The bodies of the two men have now been identified
Prime Minister Gordon Brown has responded to criticisms that the UK did not do enough to try to free the two British hostages who died in Iraq.
He said the government had left "no stone unturned" in efforts to free five men held since May 2007.
It follows the release of the bodies of two British security guards, kidnapped along with the missing three men
There have been accusations that the UK's approach of not negotiating with hostage-takers endangers lives.
Mr Brown told GMTV that the government left "no stone unturned in its efforts to release the hostages and to work with the Iraqi authorities to use all possible means to free them".
He said during a press conference on Monday morning the hostage situation had been "at the top of the agenda" every time he spoke with Iraqi Prime Minister Nouri Maliki.
Former Liberal Democrat leader Sir Menzies Campbell said negotiations with those holding the remaining three hostages should now be stepped up.
So far, the government has said it is sticking to its line of not making "substantive concessions" to kidnappers.
A senior Foreign Office (FCO) official stated that Iraq, and not Britain, is the lead negotiator on the hostage crisis, the BBC's security correspondent Frank Gardner said.
Prime Minister Gordon Brown offers his condolences to the families
On Sunday the Foreign Office said the two bodies, handed over to UK officials in Iraq, were "highly likely" to be those of Jason Swindlehurst, from Skelmersdale, Lancashire, and Jason Creswell, of Portlethen, near Aberdeen.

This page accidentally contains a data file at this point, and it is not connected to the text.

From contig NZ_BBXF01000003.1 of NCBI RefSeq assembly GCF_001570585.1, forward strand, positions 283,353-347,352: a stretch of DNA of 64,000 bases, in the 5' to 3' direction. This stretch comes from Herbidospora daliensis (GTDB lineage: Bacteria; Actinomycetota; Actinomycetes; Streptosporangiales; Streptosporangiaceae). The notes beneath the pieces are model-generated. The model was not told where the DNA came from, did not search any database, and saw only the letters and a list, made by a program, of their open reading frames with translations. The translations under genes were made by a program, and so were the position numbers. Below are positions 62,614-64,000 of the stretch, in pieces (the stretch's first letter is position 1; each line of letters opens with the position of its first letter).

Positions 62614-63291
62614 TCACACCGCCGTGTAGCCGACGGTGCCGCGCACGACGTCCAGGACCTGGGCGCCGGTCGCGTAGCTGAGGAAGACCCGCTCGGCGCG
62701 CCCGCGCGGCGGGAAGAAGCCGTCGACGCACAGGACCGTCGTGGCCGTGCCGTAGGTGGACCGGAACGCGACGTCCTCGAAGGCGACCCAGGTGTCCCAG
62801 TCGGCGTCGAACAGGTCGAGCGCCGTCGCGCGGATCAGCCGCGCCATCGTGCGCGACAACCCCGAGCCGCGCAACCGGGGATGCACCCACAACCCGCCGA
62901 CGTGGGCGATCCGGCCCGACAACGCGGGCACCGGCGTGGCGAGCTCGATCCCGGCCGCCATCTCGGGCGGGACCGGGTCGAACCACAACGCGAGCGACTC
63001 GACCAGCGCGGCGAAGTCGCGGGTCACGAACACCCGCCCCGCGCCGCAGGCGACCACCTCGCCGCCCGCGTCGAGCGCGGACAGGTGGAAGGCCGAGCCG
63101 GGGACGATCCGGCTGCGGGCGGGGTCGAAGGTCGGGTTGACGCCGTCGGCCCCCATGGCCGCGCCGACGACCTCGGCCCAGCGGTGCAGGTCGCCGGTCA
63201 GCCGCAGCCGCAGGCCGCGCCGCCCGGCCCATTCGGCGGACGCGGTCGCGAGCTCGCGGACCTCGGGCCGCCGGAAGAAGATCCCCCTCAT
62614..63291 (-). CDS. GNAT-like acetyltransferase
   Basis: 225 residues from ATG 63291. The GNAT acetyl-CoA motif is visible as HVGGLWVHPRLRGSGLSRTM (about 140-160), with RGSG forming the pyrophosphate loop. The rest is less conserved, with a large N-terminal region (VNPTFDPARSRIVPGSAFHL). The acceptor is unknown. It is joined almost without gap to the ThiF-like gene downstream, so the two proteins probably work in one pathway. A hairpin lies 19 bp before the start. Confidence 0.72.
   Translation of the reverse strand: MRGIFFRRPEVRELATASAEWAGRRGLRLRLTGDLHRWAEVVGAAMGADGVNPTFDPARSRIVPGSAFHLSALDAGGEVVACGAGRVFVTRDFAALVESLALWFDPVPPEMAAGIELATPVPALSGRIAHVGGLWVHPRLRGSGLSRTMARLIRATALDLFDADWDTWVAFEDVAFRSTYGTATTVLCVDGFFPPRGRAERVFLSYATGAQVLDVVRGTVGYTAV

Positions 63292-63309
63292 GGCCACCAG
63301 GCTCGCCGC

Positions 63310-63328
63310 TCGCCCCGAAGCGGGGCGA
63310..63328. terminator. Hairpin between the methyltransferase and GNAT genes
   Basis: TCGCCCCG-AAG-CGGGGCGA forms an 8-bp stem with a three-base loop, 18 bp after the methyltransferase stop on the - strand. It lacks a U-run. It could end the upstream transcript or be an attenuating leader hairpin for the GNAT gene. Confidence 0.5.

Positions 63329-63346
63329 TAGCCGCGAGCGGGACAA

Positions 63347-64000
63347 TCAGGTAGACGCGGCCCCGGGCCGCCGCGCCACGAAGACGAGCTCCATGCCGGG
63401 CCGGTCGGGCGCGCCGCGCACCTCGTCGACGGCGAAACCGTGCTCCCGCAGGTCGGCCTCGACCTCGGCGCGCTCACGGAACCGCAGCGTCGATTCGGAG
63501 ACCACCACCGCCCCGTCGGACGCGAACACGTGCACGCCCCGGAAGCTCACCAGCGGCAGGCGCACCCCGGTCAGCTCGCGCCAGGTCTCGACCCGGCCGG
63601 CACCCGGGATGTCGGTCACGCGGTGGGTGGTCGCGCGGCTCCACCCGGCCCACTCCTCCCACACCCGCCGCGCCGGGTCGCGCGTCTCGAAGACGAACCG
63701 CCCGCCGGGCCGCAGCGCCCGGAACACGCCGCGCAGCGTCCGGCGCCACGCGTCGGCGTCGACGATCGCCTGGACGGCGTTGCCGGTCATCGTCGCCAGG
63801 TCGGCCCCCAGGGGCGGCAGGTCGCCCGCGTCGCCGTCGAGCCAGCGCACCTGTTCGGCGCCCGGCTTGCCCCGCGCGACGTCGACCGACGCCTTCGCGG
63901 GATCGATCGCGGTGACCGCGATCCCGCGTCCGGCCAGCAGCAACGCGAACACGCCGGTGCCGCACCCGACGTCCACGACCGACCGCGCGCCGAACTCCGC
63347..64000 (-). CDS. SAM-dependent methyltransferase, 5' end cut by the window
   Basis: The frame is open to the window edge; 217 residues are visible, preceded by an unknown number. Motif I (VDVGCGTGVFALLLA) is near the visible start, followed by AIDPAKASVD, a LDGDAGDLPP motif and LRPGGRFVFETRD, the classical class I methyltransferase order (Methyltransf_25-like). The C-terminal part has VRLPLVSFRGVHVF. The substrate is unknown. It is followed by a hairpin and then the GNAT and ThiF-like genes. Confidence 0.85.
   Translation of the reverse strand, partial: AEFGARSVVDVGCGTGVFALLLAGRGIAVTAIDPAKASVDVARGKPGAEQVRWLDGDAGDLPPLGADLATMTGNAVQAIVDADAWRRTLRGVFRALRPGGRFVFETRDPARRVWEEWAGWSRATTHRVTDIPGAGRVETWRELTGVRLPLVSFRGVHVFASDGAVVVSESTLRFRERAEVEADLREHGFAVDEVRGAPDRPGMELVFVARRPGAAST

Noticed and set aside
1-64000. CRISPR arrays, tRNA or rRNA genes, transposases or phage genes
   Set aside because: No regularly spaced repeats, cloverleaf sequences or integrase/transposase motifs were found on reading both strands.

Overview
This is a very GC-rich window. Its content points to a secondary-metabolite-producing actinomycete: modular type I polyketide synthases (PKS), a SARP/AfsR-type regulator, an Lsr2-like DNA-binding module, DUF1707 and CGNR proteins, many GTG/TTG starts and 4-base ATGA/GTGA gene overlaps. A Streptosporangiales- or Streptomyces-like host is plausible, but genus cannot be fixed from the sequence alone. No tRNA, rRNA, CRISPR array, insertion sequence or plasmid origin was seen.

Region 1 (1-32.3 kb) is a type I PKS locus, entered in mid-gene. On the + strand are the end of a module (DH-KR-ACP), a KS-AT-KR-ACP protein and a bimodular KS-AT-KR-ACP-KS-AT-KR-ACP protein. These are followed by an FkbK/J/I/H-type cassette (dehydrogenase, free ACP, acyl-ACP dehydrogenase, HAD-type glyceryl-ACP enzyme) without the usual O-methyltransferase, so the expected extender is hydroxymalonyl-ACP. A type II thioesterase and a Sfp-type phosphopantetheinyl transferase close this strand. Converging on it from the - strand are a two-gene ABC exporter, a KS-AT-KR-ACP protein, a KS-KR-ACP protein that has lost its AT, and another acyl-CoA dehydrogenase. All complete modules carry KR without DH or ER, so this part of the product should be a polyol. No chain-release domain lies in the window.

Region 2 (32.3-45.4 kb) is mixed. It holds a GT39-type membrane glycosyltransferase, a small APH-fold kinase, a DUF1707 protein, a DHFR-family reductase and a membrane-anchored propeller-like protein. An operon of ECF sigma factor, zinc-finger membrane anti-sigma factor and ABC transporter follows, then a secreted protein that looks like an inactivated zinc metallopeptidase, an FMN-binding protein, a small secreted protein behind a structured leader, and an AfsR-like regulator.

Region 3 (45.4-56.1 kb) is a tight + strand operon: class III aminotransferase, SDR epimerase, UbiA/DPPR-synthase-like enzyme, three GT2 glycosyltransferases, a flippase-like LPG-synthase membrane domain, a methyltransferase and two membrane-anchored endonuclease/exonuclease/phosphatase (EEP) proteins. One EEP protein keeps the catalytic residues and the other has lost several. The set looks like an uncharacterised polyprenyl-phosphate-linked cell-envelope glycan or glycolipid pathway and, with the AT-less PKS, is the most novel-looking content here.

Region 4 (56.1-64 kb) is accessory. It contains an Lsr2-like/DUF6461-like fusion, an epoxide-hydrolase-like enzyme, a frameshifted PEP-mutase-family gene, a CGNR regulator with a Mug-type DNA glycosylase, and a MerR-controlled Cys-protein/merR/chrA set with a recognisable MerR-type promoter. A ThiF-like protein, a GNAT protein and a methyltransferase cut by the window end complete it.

Pathologists in Baghdad are still trying determine the cause and dates of death. The results may not be known until the end of the week.
The FCO said it had "grave concerns" about the safety of the remaining hostages - IT consultant, Peter Moore, and two bodyguards, who have been named only as Alan, from Dumbarton, and Alec, from South Wales.
The prime minister said: "There is no justification for hostage-taking and I call on those people who are holding the other Iraqi and British hostages to release them immediately."
The British government's policy of not making substantive concessions has been criticised by some and praised by others, including some North African countries who have attacked other European nations for paying huge ransoms to kidnappers.
But Sir Menzies said he would encourage the UK government to re-open contact with the hostage-takers.
He said "there is still the possibility that we can reach an accommodation which brings about the release of the other three. I would not, as it were, give up hope".
Freelance journalist James Brandon, who was held for 24 hours by militants in Basra in 2004, suggested Britain may need to alter its policy of never negotiating with hostage takers.
He said: "We've had British hostages kidnapped and killed in Iraq, in west Africa most recently. The present strategy isn't delivering results, it seems to be making life more dangerous for people, rather than safer."
Former Foreign Office Minister, Kim Howells, who was involved in trying to negotiate the hostages' release when they were first taken, said the government had done all it could to free them.
Frank Gardner, BBC security correspondent
"The Foreign Office approach is a softly-softly one. Questions will be asked whether this was the right approach.
"When the BBC's Alan Johnston was kidnapped in Gaza, we made a big song and dance about it. We put the whole story on the news the whole time.
"There were operational reasons why that wasn't advisable in this case.
"The kidnappers said they wanted a media blackout, which they kept breaking, but I think there will be a lot of soul-searching about this."
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